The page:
He and other mayors say a four-lane on Highway 167 from Troy to the Florida state line would help keep and expand local businesses. But the project is going nowhere, and they met with an Alabama Department of Transportation representative today to express their concerns.
"Our concern is economic viability, making sure that our communities stay alive. To me, it's absolutely imperative that we do everything from an elected position," Boswell said.
It would cost tens of millions of dollars, which ALDOT officials say the state cannot afford, and they say funds tied up in other state projects could be better put to use on this one.
"There's one thing that I do believe we could use some help with. It's the piece of the pie that they take away from ALDOT that goes to different areas of the state as far as public safety, the court systems," said ALDOT 7th Division Pre-Construction Engineer Matt Leverette, who acknowledges those projects are also vital.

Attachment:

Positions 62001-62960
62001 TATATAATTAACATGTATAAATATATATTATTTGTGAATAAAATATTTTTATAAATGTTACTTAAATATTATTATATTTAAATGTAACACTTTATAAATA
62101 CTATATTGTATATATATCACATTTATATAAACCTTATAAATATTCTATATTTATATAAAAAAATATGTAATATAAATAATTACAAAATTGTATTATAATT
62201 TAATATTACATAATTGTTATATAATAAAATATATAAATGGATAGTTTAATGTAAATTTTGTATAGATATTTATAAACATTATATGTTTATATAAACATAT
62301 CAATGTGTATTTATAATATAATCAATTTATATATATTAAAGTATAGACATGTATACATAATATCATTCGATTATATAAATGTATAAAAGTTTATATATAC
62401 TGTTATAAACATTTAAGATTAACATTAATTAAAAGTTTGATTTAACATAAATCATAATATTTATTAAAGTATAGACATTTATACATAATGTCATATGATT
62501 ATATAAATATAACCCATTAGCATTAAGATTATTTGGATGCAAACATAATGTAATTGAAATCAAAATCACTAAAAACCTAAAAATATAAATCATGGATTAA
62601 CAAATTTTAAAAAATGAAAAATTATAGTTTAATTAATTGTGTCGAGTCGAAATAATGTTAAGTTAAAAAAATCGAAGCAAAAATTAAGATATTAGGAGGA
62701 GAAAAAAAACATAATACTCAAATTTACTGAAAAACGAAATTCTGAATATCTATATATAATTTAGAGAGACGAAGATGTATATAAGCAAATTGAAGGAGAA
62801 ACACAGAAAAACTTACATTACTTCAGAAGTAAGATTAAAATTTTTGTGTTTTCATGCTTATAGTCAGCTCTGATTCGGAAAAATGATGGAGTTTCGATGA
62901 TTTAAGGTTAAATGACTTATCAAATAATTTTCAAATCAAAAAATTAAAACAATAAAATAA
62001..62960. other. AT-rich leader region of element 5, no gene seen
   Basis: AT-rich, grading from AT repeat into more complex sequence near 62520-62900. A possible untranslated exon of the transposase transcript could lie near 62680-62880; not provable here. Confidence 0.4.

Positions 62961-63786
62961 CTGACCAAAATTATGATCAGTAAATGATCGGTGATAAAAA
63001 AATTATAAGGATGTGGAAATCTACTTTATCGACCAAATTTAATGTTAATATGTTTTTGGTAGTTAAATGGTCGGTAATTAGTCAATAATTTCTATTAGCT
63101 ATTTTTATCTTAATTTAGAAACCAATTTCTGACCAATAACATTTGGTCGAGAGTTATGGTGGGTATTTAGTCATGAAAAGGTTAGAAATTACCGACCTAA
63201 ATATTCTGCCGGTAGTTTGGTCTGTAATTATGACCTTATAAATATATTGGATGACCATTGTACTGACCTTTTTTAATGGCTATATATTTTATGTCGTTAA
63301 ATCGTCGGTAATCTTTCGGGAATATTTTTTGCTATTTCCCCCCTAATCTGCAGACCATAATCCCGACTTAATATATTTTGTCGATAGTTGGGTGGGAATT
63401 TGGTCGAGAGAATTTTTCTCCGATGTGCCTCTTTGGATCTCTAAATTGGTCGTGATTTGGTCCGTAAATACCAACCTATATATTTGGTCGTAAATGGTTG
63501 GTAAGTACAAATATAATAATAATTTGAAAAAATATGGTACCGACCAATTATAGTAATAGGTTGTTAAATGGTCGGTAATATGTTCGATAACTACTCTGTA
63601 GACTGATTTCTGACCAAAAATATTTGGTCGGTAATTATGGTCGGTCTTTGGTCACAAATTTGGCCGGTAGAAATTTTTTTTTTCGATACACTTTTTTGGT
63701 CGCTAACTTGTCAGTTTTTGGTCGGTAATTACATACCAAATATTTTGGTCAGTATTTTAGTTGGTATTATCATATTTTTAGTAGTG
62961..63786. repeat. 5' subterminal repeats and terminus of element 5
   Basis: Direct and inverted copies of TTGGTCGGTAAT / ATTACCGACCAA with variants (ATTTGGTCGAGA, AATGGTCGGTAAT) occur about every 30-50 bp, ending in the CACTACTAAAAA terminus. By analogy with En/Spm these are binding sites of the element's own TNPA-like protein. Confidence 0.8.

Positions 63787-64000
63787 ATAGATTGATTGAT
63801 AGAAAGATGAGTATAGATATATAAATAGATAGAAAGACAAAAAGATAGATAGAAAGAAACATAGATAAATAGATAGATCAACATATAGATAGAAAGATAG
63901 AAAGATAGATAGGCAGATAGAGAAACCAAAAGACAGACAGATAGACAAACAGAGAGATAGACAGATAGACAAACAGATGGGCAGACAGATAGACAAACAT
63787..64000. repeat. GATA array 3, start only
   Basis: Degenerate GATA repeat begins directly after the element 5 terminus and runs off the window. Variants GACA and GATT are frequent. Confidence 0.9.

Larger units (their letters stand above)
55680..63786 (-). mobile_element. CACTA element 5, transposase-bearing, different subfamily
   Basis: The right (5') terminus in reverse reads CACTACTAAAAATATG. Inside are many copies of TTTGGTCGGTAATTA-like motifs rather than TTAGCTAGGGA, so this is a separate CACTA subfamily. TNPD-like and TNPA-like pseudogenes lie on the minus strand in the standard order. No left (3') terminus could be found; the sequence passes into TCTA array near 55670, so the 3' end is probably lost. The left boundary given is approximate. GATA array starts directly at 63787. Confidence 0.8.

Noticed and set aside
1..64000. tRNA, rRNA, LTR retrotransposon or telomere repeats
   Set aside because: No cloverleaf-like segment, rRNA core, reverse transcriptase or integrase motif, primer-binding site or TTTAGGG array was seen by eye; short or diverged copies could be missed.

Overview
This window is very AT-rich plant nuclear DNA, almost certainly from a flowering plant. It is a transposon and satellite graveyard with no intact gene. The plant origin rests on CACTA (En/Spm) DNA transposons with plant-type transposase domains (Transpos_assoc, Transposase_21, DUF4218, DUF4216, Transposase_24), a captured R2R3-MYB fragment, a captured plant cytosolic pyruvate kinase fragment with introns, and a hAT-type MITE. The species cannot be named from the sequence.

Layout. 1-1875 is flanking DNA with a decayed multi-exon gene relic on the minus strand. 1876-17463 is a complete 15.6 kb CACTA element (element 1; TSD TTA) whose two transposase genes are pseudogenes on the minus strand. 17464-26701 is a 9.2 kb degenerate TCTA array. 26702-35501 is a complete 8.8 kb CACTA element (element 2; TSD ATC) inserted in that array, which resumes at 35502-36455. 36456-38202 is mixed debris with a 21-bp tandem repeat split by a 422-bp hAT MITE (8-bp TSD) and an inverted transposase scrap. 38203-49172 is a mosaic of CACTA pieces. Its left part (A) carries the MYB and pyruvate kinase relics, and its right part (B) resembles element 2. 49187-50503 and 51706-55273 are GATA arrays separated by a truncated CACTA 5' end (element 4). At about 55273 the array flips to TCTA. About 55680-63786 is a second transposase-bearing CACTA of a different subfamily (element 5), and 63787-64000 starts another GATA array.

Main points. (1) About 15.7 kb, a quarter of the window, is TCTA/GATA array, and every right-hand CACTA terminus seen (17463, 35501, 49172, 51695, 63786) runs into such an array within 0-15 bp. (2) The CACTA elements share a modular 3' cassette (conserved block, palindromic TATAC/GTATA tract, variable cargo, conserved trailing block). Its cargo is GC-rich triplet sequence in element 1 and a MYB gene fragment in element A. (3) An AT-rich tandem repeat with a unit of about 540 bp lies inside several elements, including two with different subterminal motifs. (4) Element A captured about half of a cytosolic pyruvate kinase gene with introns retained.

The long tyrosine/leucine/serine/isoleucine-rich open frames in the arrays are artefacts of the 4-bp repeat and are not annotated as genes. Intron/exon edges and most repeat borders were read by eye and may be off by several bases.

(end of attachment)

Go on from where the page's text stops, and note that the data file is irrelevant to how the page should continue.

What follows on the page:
But after years of waiting, city leaders say it's been on the backburner long enough, and they're calling on state legislators to reach out to ALDOT for a resolution. City leaders say there were no clear answers to the issue today, but they're hoping continued conversations will soon get the project underway.
"In terms of infrastructure, it is probably the greatest single impact for economic development that we could have for our region of the state," said Jonathan Tullos, executive director of the Wiregrass Economic Development Corporation.
Tullos says another meeting is planned within the next two to three months to continue the discussions. The project is also subject to utilities and people negotiating right of ways along the highway, and city leaders are also hoping future discussions will include the Florida Department of Transportation.
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